It was shortly after Japan bombed us into the war in 1941. I was a pre-teenager and the first to see the morning paper which carried the story that American planes had sunk a Japanese destroyer, killing 2,000 Japanese sailors. “Great news!” I shouted as I barged into my father’s room. “We killed two thousand Japs!”
“I know what you mean, son,” my father said, “But remember, it’s never good news when people die.” I thought of that philosophical offering when word arrived of the death of Fidel Castro. So let’s set him aside as a 90-year-old piece of human biology and rejoice together that a dictator has dictated his final orders for the execution of political foes, the torture of freedom-lovers, the imprisonment of those Cubans who don’t want to live in Communist Cuba and the repression of human rights to a degree rarely seen in this hemisphere. His poison pen will dictate no more.
Castro may resemble Santa Claus only in facial hair, but by dying he gave a big present to all those Americans too opaque to know the difference between our outgoing president and our president-elect. President Obama’s statement upon Fidel’s passing could have been written about a normal leader of a normal country. He offered condolences to the people of Cuba for the loss of a leader who “served his people for over half a century.” Whaddaya know! “Adolf Hitler served the German people for only 12 years!”
Donald Trump decried this monster dictator who murdered, lied, stole and shredded human rights like an angry coyote who’d found a baby kitten. Many Americans will learn for the very first time how different a nation America is about to become.
As a young journalist in the late 1950s, I could have been brought up on charges of gun-running for Fidel Castro. I was the producer of a New York radio talk show that considered the Cuban ruler whom Castro overthrew, Fulgencio Batista, as belonging to the Hitler-Mussolini-Stalin-Mao class of tyrants. All of us were for Castro. We interviewed many Cuban pro-Castro dissidents and begged the listeners to send money to Fidel Castro’s “Twenty-Sixth of July Movement” (the name came from Castro’s first “revolutionary” battle, when he attacked the Cuban Army barracks at Santiago de Cuba on that date in 1953). Back then, Castro’s movement promised widespread reform, including distribution of land to peasants and honest elections!
One night I went to the Paris Hotel in New York to escort a pro-Castro Cuban official to the broadcast. Castro chose this man to be his first “president” of Cuba once Batista were unseated. “You will win this revolution,” I told him as our cab rolled from the hotel to the broadcast studio. “There will be hundreds of foreign newspeople attending your first news conference. You will see me in the crowd. I ask you now to remember me and have your aides bring me into your office for an exclusive interview.”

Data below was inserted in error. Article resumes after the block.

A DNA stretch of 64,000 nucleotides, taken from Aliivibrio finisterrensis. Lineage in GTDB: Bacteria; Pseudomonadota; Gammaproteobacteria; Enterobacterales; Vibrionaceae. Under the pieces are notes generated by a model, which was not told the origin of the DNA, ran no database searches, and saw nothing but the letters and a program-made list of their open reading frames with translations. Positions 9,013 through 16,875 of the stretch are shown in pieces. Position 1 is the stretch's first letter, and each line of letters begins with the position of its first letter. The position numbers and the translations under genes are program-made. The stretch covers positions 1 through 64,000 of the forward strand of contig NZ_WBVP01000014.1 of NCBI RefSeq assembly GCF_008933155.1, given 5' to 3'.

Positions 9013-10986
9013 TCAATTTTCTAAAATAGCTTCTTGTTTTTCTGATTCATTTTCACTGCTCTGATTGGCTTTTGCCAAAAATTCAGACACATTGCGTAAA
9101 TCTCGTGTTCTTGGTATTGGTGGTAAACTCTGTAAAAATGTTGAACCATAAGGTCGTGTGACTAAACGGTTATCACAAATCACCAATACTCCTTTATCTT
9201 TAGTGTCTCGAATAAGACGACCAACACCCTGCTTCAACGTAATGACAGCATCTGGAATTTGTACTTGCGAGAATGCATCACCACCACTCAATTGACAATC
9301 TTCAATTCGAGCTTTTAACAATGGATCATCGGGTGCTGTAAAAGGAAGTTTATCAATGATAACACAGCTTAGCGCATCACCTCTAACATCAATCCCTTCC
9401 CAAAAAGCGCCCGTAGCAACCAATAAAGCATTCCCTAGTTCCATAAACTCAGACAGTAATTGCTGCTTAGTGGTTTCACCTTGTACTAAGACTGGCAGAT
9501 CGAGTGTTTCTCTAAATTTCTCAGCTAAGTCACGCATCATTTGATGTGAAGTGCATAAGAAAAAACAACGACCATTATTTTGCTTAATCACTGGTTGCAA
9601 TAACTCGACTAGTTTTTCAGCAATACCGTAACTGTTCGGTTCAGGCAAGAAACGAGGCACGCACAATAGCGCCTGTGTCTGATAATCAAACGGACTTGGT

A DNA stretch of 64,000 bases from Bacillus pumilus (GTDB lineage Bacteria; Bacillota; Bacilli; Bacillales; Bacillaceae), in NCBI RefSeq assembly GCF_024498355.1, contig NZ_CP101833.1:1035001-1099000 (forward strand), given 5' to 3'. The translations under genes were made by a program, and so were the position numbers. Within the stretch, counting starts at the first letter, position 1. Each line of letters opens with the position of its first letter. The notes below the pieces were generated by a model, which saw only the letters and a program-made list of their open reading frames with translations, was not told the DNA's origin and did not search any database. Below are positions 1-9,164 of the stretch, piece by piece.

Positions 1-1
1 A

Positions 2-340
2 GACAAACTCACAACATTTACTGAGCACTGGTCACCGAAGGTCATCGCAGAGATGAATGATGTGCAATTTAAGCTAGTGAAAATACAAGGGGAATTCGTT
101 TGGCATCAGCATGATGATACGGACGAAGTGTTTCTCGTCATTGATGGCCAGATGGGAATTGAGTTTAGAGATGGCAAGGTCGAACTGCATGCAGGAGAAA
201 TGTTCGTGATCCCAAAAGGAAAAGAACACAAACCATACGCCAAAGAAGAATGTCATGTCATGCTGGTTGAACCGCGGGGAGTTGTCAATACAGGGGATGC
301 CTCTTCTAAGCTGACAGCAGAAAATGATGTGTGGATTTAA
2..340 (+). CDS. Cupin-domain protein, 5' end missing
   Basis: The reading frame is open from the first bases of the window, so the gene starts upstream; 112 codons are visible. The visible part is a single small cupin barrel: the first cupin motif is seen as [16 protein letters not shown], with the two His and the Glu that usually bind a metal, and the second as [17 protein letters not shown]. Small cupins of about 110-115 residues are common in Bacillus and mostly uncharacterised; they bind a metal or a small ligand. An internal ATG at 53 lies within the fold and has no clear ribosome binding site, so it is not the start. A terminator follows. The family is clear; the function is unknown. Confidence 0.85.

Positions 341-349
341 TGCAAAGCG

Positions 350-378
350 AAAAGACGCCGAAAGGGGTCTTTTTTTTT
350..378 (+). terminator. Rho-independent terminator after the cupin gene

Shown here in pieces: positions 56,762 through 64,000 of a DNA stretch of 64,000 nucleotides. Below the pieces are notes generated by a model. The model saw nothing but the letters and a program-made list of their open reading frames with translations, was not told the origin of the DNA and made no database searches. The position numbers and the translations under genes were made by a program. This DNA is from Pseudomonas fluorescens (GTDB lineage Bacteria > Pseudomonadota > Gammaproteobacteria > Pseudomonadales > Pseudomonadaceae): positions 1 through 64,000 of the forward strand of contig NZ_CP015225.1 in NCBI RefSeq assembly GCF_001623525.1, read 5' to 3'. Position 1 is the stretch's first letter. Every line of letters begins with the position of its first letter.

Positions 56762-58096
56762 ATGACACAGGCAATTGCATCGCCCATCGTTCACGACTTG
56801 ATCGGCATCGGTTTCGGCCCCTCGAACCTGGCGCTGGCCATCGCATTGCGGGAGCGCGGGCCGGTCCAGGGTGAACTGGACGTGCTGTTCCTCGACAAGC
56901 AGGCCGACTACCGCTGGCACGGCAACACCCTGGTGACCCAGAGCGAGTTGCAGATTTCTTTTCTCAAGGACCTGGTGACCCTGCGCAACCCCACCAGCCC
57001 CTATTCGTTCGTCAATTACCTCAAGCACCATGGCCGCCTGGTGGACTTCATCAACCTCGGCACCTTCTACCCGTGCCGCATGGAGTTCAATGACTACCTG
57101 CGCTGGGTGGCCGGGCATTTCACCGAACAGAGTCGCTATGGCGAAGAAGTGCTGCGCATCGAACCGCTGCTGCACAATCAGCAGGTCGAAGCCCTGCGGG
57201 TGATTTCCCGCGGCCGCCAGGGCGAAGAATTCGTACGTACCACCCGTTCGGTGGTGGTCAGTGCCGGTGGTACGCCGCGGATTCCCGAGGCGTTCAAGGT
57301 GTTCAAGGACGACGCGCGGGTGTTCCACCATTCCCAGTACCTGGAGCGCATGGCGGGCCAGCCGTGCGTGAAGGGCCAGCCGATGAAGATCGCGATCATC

And that’s exactly the way it came to pass. Castro’s first president, Manuel Urrutia from Yaguajay, pointed to me and welcomed me into his office and gave me my first real “scoop”! Why did Castro choose Urrutia as his “president”? Fidel had been arrested a few years earlier on treason charges. Judge Urrutia threw the case out, and Castro went free.
Batista was no Hitler, Stalin, Mao or anything near. He was a typical Latin American “strongman.” Real dictators don’t let armed revolutionaries go free.
Urrutia didn’t last long as president. But until he realized Fidel’s true intentions and became one of his opponents, Urrutia was sucker enough to believe what the rest of us believed – namely, that Fidel wanted to establish a democracy in Cuba and then train, aid and abet copycat revolutions in every single Latin American dictatorship. It was convincing. What a great dream! Castro would mobilize the youth of all the Americas and become the new “Simon Bolivar.” The next target after Cuba was to be the Dominican Republic run by Rafael Trujillo.
What happened to that dream? Castro had a different one. His true aim the whole time was to bring communism big-time to the Americas, and the celebratory cup I sip from now is not to rejoice over Fidel Castro’s physical departure. It’s to celebrate the bankruptcy of his dream. Venezuela is the latest country to fall into the Castro scam. I count 39 countries that have tried communist/socialist economies. All have failed. If you had a cat that tore up 39 sofas, would you provide sofa number 40 upon which he could cavort?
Castro may right now be saying to Abraham Lincoln [Go along with me here for a moment and presume – however unlikely – that both men are spending eternity in the same place!], “Abe, I may not have converted the Americas to communism, but I sure played havoc with that old chestnut of yours about fooling some of the people all the time and all the people some of the time. I think, Abe, I’ve proved that if you have enough liberals in the right places, mainly the media, you can sure-as-hell fool most of the people most of the time!
“And, Abe, if you need convincing, look at that wimp Justin Trudeau in Canada, who was even more effusive in his praise of me than Obama was.”
Castro leaves Cuba 100 percent Marx – 50 percent Karl and 50 percent Groucho!
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